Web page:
The critical questioning of women’s choices should not be misconstrued as elitist shaming. We have one common goal—dismantling the patriarchy, and it is our duty to keep ourselves and others in check to make sure that we are moving forwards instead of backwards. No one is trying to push women away from this fight, but we must all take steps to ensure that the fight is strong and from all fronts. Feminism has brought us a long way from where we were a century ago—many things have changed for the better since—and I certainly hope that the obsession with Choice will not push us in the opposite direction.

 


References:

  1.  Feminist writer Chimamanda Adichie is now the face of a drugstore makeup brand. https://qz.com/813708/nigerian-writer-chimamanda-adichie-is-now-the-face-of-british-drugstore-beauty-brand-boots-no7/
  2.  Alicia Keys: Time to Uncover. http://www.lennyletter.com/style/a410/alicia-keys-time-to-uncover/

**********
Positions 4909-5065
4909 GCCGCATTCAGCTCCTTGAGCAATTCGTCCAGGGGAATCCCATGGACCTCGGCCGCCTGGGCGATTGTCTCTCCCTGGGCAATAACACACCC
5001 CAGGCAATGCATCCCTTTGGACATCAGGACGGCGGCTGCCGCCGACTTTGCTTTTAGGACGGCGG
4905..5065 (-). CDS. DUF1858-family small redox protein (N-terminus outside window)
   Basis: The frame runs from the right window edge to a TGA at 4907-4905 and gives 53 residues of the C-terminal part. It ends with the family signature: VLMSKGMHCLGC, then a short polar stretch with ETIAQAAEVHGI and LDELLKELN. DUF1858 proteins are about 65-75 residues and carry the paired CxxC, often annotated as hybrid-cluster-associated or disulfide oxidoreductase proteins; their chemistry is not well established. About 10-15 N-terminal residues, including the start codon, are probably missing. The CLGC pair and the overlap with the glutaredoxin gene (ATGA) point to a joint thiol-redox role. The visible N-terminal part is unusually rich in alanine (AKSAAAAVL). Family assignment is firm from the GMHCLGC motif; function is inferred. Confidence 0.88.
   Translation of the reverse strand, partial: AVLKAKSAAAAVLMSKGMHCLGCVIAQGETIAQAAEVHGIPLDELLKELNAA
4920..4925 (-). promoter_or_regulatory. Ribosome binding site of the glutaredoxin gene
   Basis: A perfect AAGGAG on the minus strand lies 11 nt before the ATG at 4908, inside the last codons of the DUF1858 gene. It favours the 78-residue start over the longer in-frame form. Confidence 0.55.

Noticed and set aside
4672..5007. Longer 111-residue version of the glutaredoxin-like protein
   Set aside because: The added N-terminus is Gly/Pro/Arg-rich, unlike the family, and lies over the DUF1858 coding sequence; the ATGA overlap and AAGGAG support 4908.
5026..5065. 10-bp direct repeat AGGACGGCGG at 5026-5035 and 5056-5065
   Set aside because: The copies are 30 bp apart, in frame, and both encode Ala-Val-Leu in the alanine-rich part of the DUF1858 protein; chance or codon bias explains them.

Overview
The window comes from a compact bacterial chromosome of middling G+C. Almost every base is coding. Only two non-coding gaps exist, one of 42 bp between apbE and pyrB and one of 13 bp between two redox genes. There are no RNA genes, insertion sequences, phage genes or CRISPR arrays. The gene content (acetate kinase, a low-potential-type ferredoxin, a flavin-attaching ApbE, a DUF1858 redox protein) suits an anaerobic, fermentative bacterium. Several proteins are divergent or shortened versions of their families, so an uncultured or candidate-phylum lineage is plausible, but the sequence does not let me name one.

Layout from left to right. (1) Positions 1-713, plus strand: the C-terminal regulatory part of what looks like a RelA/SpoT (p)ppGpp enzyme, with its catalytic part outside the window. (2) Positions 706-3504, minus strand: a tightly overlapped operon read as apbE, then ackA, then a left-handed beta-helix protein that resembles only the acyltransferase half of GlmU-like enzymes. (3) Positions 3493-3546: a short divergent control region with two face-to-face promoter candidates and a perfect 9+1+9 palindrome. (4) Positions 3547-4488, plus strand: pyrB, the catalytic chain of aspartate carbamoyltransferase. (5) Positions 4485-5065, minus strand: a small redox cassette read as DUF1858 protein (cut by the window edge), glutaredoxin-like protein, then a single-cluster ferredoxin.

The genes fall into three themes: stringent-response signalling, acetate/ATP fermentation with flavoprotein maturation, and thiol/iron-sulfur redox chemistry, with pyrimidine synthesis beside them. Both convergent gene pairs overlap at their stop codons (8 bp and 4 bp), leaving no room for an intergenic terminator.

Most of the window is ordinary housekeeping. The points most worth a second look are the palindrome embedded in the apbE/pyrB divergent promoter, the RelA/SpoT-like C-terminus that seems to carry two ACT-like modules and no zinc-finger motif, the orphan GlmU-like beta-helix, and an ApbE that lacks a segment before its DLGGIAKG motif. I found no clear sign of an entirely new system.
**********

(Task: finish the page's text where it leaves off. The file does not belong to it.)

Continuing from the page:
3.  Chimamanda Ngozi Adichie – the feminist who sells make-up. http://www.bbc.com/news/world-africa-37676472
  4.  Chimamanda Ngozi Adichie Proves Feminist Can Rock Make-Up, Too. http://www.huffingtonpost.com/entry/chimamanda-ngozi-adichie-make-up_us_58135b5de4b0390e69cf7b87
  5.  Writer Chimamanda Ngozi Adichie fronts beauty campaign with an empowering messagehttp://mashable.com/2016/10/20/chimamanda-ngozi-adichie-makeup/#ThGPD1lgBmqR
  6.  How a Little Lipstick Could Add Thousands to Your Paycheckhttp://fortune.com/2016/05/19/makeup-more-money/
  7.  Research and Markets: Global Cosmetics Market 2015-2020: Market was $460 Billion in 2014 and is Estimated to Reach $675 Billion by 2020. http://www.businesswire.com/news/home/20150727005524/en/Research-Markets-Global-Cosmetics-Market-2015-2020-Market